4. Linderwall was a large kingdom, just east of the Mountains of Morning, where philosophers were highly respected and the number five was fashionable. --Dealing with Dragons, by Patricia Wrede.

  • Like The Thirteen Clocks, Dealing With Dragons draws on familiar fairy-tale fare: a kingdom, a princess, a dragon. But the slightly wonky opening (“the number five was fashionable”??) is a big hint that the usual fairy-tale plot is about to be set spinning crazily across the room.

5. Mrs. Jane Tabby could not explain why all four of her children had wings. --Catwings, by Ursula LeGuin

  • I can’t actually think of anything clever or illuminating to say about this first line. It seems to me to be utterly complete in itself, which is, I guess, enough of a testament.

I'll save the answers to first lines #6 through 10 for my next post in a day or two. If anyone wants to try to guess them, the original post is here.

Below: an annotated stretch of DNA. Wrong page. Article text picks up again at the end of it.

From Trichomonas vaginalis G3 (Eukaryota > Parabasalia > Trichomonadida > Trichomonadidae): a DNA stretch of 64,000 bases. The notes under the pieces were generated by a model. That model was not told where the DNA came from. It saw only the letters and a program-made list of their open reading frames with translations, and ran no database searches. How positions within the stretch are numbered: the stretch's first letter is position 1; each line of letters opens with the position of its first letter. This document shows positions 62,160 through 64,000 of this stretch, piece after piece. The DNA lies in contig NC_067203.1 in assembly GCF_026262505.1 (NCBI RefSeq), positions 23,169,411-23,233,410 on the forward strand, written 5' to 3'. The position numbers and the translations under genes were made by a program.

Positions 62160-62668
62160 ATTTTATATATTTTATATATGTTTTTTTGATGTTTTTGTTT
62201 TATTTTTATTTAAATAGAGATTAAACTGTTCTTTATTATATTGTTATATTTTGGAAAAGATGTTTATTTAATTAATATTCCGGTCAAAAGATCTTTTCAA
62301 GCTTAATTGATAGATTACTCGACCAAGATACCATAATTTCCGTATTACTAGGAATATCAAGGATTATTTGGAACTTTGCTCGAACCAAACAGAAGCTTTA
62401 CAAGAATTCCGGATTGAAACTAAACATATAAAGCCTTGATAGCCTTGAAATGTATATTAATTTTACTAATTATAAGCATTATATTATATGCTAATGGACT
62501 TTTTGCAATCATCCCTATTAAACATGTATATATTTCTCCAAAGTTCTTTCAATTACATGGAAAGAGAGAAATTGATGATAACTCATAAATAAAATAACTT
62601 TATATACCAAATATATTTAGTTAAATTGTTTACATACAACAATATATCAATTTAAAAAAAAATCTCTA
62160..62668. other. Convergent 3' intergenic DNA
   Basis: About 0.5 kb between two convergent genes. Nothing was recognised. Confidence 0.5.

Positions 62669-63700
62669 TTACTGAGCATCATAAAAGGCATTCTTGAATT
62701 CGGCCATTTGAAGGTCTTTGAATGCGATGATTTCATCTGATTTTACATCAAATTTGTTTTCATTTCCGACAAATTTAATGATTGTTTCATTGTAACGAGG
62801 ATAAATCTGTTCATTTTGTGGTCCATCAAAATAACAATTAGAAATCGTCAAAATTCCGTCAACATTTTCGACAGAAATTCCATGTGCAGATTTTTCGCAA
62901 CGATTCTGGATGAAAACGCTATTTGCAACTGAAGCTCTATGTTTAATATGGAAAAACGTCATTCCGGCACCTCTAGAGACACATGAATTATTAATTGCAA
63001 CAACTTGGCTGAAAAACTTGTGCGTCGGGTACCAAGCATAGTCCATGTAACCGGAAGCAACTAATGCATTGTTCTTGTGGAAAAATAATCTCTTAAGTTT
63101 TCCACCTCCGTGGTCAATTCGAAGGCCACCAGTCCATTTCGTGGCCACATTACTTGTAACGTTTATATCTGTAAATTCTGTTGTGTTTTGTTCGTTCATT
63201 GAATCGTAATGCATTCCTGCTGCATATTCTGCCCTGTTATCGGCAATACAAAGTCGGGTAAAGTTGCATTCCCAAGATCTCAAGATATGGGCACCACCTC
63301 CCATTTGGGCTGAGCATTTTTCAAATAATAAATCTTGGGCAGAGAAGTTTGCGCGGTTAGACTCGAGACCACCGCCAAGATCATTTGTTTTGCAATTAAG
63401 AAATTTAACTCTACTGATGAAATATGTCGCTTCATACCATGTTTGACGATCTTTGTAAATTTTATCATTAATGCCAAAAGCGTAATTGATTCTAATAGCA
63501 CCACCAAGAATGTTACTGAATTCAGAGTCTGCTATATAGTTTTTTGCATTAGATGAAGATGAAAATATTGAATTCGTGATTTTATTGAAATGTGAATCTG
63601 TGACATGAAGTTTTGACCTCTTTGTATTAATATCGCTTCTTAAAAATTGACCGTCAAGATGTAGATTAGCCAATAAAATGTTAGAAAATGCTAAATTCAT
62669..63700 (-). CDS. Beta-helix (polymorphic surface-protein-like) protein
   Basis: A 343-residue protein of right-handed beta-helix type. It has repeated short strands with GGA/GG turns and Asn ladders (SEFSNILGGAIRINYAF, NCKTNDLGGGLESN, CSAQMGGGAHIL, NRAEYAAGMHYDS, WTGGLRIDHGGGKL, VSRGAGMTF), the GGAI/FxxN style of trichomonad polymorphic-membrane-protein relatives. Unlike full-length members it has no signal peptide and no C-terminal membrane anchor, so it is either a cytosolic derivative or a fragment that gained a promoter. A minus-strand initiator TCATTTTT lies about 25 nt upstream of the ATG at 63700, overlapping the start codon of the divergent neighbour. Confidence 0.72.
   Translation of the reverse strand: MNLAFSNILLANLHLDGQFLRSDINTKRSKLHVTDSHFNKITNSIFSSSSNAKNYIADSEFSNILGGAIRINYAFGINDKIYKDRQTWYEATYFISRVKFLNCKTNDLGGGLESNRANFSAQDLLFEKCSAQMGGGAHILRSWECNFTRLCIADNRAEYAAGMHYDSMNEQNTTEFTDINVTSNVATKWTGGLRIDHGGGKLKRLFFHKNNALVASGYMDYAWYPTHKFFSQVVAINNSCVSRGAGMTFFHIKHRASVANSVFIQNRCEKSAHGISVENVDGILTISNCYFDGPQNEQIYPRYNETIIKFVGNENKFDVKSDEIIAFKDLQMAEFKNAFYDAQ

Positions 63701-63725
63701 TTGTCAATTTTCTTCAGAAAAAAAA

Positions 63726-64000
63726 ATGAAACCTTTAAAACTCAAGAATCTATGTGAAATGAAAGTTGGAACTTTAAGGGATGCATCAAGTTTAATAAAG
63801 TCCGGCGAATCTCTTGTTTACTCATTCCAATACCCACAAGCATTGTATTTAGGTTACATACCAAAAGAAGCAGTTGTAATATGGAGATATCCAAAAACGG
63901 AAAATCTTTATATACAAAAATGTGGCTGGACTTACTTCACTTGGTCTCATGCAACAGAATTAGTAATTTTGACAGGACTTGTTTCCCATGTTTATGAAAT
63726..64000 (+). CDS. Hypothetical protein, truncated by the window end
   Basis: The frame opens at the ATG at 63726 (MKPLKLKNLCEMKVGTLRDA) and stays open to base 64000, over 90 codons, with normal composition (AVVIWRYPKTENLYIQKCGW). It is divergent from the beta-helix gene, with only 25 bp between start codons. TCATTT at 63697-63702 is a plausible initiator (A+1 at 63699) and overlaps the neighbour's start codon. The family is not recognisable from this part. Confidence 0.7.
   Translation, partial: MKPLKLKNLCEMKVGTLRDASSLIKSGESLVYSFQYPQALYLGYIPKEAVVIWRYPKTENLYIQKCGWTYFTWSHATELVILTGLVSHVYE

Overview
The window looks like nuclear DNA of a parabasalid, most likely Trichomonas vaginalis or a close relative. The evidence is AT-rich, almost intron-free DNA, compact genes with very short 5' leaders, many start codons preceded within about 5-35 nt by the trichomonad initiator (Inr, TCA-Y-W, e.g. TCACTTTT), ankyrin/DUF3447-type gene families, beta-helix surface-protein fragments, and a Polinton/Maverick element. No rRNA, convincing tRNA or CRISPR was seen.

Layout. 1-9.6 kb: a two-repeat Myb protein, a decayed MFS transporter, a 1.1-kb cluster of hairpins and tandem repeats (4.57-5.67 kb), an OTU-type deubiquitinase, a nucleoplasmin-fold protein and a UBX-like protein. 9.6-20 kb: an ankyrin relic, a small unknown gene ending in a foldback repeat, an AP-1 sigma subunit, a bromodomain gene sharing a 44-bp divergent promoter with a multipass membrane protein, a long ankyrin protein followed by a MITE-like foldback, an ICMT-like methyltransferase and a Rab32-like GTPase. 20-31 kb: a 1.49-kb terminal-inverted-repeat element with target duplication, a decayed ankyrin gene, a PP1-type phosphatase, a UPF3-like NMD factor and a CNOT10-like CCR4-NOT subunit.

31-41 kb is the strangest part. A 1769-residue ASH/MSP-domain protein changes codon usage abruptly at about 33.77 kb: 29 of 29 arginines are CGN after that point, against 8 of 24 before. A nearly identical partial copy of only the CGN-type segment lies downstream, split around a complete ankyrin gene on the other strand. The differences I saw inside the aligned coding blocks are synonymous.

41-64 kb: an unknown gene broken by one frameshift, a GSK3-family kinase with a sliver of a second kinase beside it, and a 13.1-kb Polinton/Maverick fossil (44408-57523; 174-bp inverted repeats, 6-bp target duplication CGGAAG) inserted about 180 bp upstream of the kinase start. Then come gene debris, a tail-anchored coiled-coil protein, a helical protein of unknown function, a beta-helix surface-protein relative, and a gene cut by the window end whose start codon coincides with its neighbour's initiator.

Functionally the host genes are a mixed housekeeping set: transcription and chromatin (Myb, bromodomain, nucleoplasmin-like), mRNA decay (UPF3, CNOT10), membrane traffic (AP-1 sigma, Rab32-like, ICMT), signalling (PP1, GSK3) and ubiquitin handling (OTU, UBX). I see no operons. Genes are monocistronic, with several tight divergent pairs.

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Great First Lines: A Challenge

A few days ago, coming across this article on great opening lines in (adult) novels, I was reminded of some of the great, legendary, opening lines in children’s books. Novels, in particular. Like:

“Christmas won’t be Christmas without any presents,” grumbled Jo, lying on the rug.


“Where’s Papa going with that ax?” said Fern to her mother as they were setting the table for breakfast.”

Each of these (the first lines of Little Women and Charlotte’s Web, respectively) is a marvel of, setting a tone, developing character, building suspense, and basically cracking open a  whole world for the reader, all in fewer characters than your average Twitter post.